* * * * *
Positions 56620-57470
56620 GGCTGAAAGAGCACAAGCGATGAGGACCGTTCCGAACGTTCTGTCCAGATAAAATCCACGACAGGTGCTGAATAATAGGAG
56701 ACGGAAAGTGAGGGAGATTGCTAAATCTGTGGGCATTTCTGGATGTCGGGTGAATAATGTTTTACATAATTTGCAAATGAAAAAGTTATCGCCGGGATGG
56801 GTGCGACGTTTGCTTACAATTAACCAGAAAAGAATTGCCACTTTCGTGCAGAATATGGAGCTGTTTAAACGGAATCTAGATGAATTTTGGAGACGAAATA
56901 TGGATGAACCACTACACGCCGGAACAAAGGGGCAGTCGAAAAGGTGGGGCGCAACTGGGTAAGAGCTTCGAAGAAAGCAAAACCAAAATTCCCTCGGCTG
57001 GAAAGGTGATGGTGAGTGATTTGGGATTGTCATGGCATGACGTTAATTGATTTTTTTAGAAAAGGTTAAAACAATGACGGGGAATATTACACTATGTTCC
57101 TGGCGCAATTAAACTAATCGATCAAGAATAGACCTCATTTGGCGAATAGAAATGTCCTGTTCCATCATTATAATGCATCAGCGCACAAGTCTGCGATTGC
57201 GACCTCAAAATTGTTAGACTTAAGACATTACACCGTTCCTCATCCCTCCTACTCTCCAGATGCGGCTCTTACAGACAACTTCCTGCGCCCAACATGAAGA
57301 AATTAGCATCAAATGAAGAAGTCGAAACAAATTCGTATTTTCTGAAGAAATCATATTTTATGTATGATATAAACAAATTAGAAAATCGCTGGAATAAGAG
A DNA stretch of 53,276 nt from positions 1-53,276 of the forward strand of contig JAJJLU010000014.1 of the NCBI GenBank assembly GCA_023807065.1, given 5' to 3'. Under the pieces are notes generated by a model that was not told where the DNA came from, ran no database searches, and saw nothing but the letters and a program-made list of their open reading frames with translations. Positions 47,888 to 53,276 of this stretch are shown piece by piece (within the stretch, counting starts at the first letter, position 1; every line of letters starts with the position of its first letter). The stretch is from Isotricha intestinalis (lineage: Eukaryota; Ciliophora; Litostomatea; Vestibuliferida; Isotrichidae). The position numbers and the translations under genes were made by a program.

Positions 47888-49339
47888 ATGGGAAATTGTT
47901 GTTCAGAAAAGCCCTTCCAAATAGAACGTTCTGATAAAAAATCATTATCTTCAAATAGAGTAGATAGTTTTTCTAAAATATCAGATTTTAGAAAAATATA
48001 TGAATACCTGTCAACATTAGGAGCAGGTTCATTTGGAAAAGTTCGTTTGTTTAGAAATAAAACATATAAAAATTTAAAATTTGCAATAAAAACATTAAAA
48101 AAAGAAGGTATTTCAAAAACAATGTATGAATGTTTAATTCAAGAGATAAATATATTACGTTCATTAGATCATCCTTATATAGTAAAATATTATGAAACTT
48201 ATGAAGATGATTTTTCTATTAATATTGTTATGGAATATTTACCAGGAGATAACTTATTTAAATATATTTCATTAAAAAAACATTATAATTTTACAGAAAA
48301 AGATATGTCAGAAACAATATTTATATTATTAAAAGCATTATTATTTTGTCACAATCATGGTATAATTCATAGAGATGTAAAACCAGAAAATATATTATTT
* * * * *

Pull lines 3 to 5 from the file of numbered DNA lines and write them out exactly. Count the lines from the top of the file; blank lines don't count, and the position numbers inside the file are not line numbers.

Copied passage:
56701 ACGGAAAGTGAGGGAGATTGCTAAATCTGTGGGCATTTCTGGATGTCGGGTGAATAATGTTTTACATAATTTGCAAATGAAAAAGTTATCGCCGGGATGG
56801 GTGCGACGTTTGCTTACAATTAACCAGAAAAGAATTGCCACTTTCGTGCAGAATATGGAGCTGTTTAAACGGAATCTAGATGAATTTTGGAGACGAAATA
56901 TGGATGAACCACTACACGCCGGAACAAAGGGGCAGTCGAAAAGGTGGGGCGCAACTGGGTAAGAGCTTCGAAGAAAGCAAAACCAAAATTCCCTCGGCTG